How do I understand and communicate my values and beliefs in my work as an educator in the field of giftedness?
Abstract of Barry Hymer's D.Ed.Psy. Submission
In this thesis I make a claim to know my own educational development (a claim to have generated theory), and to be in a position to influence my own future educational development, the development of others, and the development of social formations. I document my attempt to critique - and to contribute to a transformation of - dominant epistemologies in the field of gifted and talented education, and to describe and explain my own compromised relationship with this field of enquiry. The account draws ultimately - though not initially - on post-modernist psychological and philosophical insights, and the living theory action research approach to practitioner self-study (Whitehead, 1993; Whitehead & McNiff, 2006). In it, I describe and explain the source of my dissatisfaction with traditional western, rationalist approaches to the field of gifted and talented education, with their instrumentalist, dualistic, individualistic, pragmatic, tool-for-result (cf. Vygotsky, 1978; Newman & Holzman, 1993), knowing-centred associations.
I articulate in narrative form the meanings of my embodied ontological values through their emergence in my practice - specifically in my practice of philosophy with children, in creating webs of meaning through dilemma-based learning, and in seeking to unmask (Foucault, in Rabinow, 1984) the concept of giftedness - by asking whose interests the concept serves. In the process of living, clarifying and communicating the meanings of these practices are formed, I argue, living epistemological standards of judgement for a new, relationally dynamic epistemology of educational enquiry. I record also how through my professional activity, my reflections on and revisions of this activity, and the process of creating this account, I have moved in the direction of creating and living my core personal and educational values and realising the critical standards of judgment which are both consisting in and attendant on these values. These include the value of individual intellectual respect as a contributor to the creation of generative-transformational giftedness - i.e. giftedness which is co-constructed (not identified) in a social, relationally respectful, activity-oriented, dialectical, tool-and-result (Vygotsky, 1978) manner and context. I make a claim to originality in scholarship in articulating the emergence of the value-laden concept of generative-transformational giftedness and its latent fecundity in and relevance to the field of gifted and talented education. To this end, I suggest an inclusional, non-dualistic alternative to the identification or discovery of an individual's gifts and talents by arguing that activity- and development-centred (not knowing-centred) learning-leading-development (Vygotsky, ibid.) environments lead not to the identification of gifts and talents but to their creation.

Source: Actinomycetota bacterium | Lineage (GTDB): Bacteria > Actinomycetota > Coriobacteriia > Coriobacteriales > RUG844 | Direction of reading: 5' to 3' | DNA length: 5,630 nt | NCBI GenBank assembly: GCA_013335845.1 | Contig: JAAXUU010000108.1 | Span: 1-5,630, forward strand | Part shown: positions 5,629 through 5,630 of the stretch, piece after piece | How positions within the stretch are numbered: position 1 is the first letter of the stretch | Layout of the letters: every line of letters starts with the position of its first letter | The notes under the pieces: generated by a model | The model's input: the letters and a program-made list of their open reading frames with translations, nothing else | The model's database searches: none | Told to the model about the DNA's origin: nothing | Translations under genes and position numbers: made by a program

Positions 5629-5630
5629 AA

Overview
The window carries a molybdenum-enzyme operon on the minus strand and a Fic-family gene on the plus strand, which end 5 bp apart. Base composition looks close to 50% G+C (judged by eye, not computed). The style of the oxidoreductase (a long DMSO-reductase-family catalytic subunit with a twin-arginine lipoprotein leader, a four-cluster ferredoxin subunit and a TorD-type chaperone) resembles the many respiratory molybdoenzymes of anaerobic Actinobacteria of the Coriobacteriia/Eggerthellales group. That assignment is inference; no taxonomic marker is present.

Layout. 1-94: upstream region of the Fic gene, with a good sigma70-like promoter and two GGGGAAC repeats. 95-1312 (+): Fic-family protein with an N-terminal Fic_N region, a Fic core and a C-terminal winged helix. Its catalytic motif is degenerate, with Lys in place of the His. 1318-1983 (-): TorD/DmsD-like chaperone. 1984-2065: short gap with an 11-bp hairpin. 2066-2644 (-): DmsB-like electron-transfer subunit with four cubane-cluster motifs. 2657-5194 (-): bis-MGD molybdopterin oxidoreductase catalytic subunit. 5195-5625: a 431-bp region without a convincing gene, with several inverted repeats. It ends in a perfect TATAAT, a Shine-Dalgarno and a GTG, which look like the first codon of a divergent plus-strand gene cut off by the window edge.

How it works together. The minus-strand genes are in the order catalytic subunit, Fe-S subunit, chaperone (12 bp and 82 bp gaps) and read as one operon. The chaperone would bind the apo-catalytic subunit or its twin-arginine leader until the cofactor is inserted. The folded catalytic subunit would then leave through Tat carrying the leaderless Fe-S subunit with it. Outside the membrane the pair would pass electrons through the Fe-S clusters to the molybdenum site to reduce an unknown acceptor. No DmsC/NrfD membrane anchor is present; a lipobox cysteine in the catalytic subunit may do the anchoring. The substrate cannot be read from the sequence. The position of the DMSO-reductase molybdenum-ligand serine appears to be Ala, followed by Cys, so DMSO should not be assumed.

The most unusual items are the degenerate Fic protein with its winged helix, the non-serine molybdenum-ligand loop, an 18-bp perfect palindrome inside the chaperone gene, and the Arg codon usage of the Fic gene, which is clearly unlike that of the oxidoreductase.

Finally, I ask that if this account is judged to be unconvincing, it will have been judged so "on criteria that I avow, not on criteria that I disown." (Quinn, 1997, pp.4-5)
You can download the PhD in chapters which are stored in PDF Format
Frontpiece, contents, abstract page 1
Part One: Where shall I go? How do I improve this process of education here? page 6
1.1 Prologue - three short stories, backwards in time
1.2 Interpretation of the stories, and rationale for this enquiry
1.3 Finding a method; recognising data
1.4 Understanding myself as a living contradiction: my educational values are negated in my practice as an educator in the field of giftedness:
* Dialectic 1 (content): I believe in the creation of gifts, but instead I privilege their discovery
* Dialectic 2 (process): I believe in dialogic co-enquiry, but instead I practise didactic presentation
* Dialectic 3 (product): I'd like to provide ordnance survey maps, but instead I offer flow-charts
Part Two: Which routes do I know? Imagining and acting on solutions page 55
2.1 A matter of definition - who's gifted, and who says?
2.2 Doing and promoting philosophy with children
2.3 Creating webs of meaning through dilemma-based learning
Part Three: How can I tell when I'm there? Evaluating the outcomes of my actions page 106
3.1 Social evaluative reflections from critical friends and course participants:
* the emergence of generative-transformational giftedness
* creating relationally dynamic epistemological standards of judgment
3.2 My claim to know my own educational development: mapping my future as a consultant in gifted education - a reconciliation, a renunciation, or a continuing creative tension?
References page 139
Appendix 1: Interview Schedule: 2003 Barrow EAZ. Gifts and Talents Summer School page 153
Appendix 2: Barrow EAZ Gifts and Talents Summer School. Children's Responses to Questions (Cf. Appendix 1) page 154
Appendix 3: Transcript of Philosophical Enquiry
Appendix 4: Examples of Dilemmas page 173
Appendix 5: Wise Webs page 176
Appendix 6: Request for Feedback from Course Delegates
Appendix 7: Additional examples of the five themes embodied in the notion of generative-transformational giftedness page 184